We hope you enjoy these top news stories about TFAS activities, alumni and events this week. Please visit us on social media for additional up-to-the-moment TFAS news and information and sign up to receive weekly updates.
TFAS alumni, staff and faculty continue to make headlines. Read news, analysis and updates by visiting this week’s “Quick Links.”
TFAS Welcomes 2021 Summer Law Fellows to Washington
The Fund for American Studies (TFAS) is pleased to welcome the 2021 TFAS Summer Law Fellows to Washington, D.C.
Selected from a competitive field of applicants, the 28 law students all hail from top law schools across the nation, including Duke University, University of Notre Dame, William and Mary, George Mason University and George Washington University.
These exceptional Fellows will spend nine weeks studying issues of constitutional interpretation, limited government and free enterprise through the immersive TFAS academic and professional experience. The Fellowship provides coursework from TFAS’s academic partners at George Mason’s Antonin Scalia Law School, professional development seminars and networking events, as well as a law and public policy lecture series with leading constitutional scholars, judges and practicing attorneys.
TFAS Law Program Director Colin Parks said the members of this year’s remarkable cohort have successful futures ahead of them.
“We are excited to welcome such an extraordinary group of law students to Washington this summer for the 2021 Law Fellowship,” Parks said. “This year’s Fellows represent some of the finest law schools in the country and are eager to join the fight to safeguard our liberties. I’m confident they’ll do TFAS proud in advancing the principles of limited government, constitutional originalism, and free enterprise.”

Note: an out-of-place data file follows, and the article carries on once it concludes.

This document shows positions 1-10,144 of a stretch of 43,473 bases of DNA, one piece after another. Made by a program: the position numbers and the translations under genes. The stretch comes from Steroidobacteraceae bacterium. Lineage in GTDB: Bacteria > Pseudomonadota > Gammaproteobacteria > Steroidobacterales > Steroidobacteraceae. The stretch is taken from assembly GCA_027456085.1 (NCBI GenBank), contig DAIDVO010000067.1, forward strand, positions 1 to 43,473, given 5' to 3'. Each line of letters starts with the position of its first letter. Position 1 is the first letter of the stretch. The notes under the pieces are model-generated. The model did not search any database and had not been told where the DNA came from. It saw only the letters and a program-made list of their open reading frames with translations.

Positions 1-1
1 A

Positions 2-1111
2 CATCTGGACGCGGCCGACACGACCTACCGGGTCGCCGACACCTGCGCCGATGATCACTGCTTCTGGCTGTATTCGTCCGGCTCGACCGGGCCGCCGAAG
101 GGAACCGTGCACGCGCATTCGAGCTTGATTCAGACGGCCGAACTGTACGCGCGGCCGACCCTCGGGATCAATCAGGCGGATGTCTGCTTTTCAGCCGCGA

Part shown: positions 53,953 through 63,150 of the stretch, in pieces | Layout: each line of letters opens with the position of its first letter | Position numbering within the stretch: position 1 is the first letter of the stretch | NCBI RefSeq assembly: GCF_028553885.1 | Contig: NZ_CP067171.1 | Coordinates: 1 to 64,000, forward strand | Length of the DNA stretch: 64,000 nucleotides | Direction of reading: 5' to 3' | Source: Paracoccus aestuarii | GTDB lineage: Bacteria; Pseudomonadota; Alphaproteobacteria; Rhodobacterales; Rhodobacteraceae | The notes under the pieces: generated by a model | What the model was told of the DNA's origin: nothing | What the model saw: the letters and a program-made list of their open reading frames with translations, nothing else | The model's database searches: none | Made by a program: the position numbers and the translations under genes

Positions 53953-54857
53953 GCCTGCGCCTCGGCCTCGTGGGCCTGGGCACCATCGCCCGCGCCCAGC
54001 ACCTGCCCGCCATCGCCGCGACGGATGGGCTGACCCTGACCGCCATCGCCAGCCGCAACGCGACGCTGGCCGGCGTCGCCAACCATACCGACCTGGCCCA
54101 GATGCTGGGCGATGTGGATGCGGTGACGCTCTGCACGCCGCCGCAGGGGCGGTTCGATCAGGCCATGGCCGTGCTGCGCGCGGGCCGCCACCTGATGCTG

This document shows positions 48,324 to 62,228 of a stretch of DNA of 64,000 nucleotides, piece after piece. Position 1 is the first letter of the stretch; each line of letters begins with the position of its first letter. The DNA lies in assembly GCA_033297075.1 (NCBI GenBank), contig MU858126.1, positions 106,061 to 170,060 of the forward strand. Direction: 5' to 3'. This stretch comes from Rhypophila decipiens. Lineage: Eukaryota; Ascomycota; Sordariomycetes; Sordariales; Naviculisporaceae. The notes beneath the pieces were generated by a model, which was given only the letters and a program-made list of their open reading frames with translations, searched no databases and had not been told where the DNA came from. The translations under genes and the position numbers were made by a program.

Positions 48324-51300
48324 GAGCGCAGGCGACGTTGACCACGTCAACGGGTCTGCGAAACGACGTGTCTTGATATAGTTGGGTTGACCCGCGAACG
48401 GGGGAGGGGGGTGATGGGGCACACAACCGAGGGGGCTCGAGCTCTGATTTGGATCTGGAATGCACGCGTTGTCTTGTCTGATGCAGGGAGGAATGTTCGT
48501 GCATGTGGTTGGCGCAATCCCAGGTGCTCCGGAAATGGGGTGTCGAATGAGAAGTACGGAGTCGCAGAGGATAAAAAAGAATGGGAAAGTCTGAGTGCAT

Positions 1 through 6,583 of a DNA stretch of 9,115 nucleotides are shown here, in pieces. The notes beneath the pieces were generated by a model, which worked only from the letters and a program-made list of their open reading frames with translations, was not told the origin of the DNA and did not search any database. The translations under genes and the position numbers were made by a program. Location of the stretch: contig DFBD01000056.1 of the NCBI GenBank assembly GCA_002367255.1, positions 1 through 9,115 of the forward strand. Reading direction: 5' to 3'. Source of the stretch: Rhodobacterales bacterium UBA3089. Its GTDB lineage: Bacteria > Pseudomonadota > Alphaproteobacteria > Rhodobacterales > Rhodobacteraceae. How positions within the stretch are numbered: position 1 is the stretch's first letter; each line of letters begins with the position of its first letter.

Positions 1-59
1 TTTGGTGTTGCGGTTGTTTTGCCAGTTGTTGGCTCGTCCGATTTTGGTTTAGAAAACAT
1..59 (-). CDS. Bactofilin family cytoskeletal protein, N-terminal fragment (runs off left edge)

Visit TFAS.org/LawFellows21 to meet this year’s cohort and learn more about the Fellowship.
Three Ways COVID Changed American Education – New Op-Ed by TFAS High School Programs Director
The past 15 months delivered many challenges as we adapted to a new and ever-changing normal during the pandemic. Educators faced the special obstacle of transitioning the classroom to a virtual environment. Though this transition evoked hardship, Ted Tucker, executive director of TFAS high school division the Foundation for Teaching Economics (FTE), identified three ways COVID-19 changed the American education system for the better in a recent op-ed for eSchool News.
FTE worked diligently to transform programs to meet the demands of the digital age and continue our mission to reach young minds with “the economic way of thinking.” Through experimentation, trial and error, we found new ways to reach high school students to teach them the importance of economics. With this research, FTE discovered a new world of possibility through virtual education. In this new article, Tucker pinpoints three positive trends COVID-19 set in motion: “Educators will become more receptive to innovation, students will be able to access learning opportunities with fewer barriers than before, and educators will have more online tools to connect with their students.”
As Tucker explains in his op-ed, the pandemic forced educators to get creative. Virtual learning encouraged teachers to be more thoughtful and to individualize instruction to reach students wherever they are.
Tucker opines that “The American educational system has sometimes been criticized for being resistant to change. Fortunately, the past year has shown that the system is capable of adopting incredibly innovative solutions… If we can lock in the lessons of COVID-19, the system as a whole will be all the better for it going forward.”
Read more of Tucker’s insights on shifts in virtual education in the full op-ed on the eSchool News website.